3. The effect of physical fitness and physical exercise training on work productivity among health care workers

    DEFF Research Database (Denmark)

    Kongstad, Malte Bue; Christensen, Jeanette Reffstrup; Sjøgaard, Gisela

    THE EFFECT OF PHYSICAL FITNESS AND PHYSICAL EXERCISE TRAINING ON WORK PRODUCTIVITY AMONG HEALTH CARE WORKERS Kongstad, M. 1, Sjøgaard, G. 1, Søgaard, K. 1, Christensen, JR. 1 1: SDU (Odense, Denmark) Introduction Workplace health promotion involving physical exercise training may negate lifestyle......-sectional sample of health care workers, as well as 2) the change in WP in relation to changes in the before mentioned physiological variables following workplace health promotion. Methods Secondary analyses were performed on a subsample of 139 Danish, female health care workers participating in a cluster...... randomized controlled trial. WP was assessed as a summed score using selected, validated questions from three questionnaires (Health and Work Performance Questionnaire, Work Ability, and Quantity and Quality Method). Height and weight were measured to calculate BMI, CRF was measured using a bicycle ergometer...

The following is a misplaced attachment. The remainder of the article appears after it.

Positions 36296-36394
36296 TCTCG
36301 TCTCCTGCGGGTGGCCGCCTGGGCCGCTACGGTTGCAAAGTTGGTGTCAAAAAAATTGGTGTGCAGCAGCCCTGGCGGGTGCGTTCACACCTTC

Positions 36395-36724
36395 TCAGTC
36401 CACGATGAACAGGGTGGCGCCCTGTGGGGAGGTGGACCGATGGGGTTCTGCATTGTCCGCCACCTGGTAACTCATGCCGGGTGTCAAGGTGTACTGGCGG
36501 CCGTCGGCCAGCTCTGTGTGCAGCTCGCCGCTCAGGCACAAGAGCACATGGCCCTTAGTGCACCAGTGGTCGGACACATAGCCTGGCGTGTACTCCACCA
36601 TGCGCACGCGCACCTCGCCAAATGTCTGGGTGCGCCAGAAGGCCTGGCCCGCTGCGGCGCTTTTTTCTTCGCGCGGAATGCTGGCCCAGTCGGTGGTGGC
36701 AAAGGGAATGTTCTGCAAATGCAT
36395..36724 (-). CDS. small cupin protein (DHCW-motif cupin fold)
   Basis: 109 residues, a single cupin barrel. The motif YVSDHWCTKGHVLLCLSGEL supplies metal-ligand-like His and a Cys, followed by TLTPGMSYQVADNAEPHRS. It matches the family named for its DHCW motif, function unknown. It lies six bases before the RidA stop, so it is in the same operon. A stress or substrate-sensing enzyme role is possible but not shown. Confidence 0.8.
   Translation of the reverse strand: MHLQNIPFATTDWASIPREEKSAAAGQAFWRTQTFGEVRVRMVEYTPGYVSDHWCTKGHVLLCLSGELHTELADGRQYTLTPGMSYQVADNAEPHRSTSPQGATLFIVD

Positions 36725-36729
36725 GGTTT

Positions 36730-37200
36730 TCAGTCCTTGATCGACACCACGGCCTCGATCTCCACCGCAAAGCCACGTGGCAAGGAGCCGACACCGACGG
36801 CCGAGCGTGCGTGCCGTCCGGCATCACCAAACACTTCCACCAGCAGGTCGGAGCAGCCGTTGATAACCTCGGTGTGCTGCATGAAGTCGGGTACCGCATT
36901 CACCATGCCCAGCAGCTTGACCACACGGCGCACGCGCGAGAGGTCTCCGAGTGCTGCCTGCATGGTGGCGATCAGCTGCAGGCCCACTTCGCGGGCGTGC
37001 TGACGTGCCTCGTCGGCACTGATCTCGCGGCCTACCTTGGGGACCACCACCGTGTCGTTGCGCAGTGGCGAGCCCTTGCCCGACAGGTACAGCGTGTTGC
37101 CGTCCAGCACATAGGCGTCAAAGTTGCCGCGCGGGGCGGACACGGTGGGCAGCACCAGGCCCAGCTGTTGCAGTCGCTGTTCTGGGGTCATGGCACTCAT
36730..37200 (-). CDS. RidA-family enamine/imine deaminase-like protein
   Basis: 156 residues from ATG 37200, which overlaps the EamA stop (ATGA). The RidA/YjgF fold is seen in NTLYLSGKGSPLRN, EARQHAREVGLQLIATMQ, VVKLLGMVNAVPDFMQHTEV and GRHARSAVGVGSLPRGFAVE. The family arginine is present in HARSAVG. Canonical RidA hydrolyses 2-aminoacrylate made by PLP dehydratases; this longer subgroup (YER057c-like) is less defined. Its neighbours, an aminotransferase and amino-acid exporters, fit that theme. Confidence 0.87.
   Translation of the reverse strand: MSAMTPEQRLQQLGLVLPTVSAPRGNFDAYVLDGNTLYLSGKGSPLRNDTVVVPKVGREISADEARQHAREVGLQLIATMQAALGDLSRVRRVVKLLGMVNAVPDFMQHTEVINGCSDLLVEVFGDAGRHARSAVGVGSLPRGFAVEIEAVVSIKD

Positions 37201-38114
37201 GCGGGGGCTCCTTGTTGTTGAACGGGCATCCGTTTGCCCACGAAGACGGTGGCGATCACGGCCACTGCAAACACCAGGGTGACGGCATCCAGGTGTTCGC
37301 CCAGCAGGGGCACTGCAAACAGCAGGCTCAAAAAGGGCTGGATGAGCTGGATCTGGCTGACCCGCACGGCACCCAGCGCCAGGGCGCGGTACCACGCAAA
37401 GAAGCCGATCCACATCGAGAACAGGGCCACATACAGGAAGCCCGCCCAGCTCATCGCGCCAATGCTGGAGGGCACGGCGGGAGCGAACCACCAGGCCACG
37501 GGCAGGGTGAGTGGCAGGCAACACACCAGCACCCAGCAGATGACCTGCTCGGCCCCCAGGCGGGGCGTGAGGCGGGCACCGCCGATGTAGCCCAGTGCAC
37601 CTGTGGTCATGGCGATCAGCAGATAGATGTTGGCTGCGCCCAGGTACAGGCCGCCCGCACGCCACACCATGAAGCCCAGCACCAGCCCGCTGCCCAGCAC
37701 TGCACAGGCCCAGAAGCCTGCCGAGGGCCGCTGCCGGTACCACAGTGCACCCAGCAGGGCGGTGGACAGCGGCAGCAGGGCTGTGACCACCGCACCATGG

4. Feasibility and acceptability of workers' health surveillance for fire fighters

    NARCIS (Netherlands)

    Plat, Marie-Christine J.; Frings-Dresen, Monique H. W.; Sluiter, Judith K.

    2011-01-01

    The objective of this study was to test the feasibility and acceptability of a new workers' health surveillance (WHS) for fire fighters in a Dutch pilot-implementation project. In three fire departments, between November 2007 and February 2009, feasibility was tested with respect to i) worker intent

  5. Hanford-worker health study: a status report

    International Nuclear Information System (INIS)

    Marks, S.; Tolley, H.D.; Gilbert, E.S.; Petersen, G.R.

    1983-02-01

    Analysis of the workers' health at the Hanford plant produced no startling changes. Multiple myeloma is the only cancer type that shows a statistically significant trend of mortality with increasing radiation exposure. The study populations will be augmented by the addition of a group of construction workers in the future. Methodologic studies based on this data set are continuing

  6. Quality of life among healthcare workers: a multicentre cross-sectional study in Italy.

    Science.gov (United States)

    Kheiraoui, F; Gualano, M R; Mannocci, A; Boccia, A; La Torre, G

    2012-07-01